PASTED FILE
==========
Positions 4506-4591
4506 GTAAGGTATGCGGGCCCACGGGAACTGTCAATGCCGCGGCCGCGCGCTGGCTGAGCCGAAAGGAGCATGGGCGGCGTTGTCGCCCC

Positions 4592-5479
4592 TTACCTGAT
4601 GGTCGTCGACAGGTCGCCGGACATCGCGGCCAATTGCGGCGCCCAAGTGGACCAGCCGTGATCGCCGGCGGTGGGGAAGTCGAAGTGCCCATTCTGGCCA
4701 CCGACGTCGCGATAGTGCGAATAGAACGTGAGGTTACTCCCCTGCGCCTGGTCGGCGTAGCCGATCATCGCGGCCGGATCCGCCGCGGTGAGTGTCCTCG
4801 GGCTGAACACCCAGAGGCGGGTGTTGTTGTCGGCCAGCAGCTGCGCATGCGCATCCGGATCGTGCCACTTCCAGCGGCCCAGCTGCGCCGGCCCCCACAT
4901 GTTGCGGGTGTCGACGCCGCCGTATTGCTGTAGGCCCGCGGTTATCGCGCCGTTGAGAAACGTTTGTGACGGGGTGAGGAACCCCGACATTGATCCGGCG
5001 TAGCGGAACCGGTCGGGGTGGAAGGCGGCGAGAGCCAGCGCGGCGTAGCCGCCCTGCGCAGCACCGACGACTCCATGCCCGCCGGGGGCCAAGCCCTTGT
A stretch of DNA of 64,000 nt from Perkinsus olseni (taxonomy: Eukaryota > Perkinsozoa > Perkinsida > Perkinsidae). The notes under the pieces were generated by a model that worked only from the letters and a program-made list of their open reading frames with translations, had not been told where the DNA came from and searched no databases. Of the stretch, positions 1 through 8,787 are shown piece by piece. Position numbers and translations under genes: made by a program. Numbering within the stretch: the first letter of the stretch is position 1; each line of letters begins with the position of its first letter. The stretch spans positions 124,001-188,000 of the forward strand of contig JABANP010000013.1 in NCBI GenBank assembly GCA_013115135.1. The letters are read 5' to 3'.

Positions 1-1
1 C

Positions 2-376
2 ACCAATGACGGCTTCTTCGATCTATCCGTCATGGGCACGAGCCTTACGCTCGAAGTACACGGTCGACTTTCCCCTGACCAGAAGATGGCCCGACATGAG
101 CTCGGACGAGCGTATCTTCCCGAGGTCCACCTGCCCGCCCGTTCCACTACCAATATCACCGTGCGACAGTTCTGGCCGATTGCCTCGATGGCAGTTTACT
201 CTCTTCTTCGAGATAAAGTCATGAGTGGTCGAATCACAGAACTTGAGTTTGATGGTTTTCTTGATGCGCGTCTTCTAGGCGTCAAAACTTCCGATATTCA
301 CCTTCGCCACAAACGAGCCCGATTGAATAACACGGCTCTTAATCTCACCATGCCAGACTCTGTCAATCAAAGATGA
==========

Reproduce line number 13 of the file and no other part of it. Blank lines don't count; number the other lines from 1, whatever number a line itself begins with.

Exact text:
Positions 2-376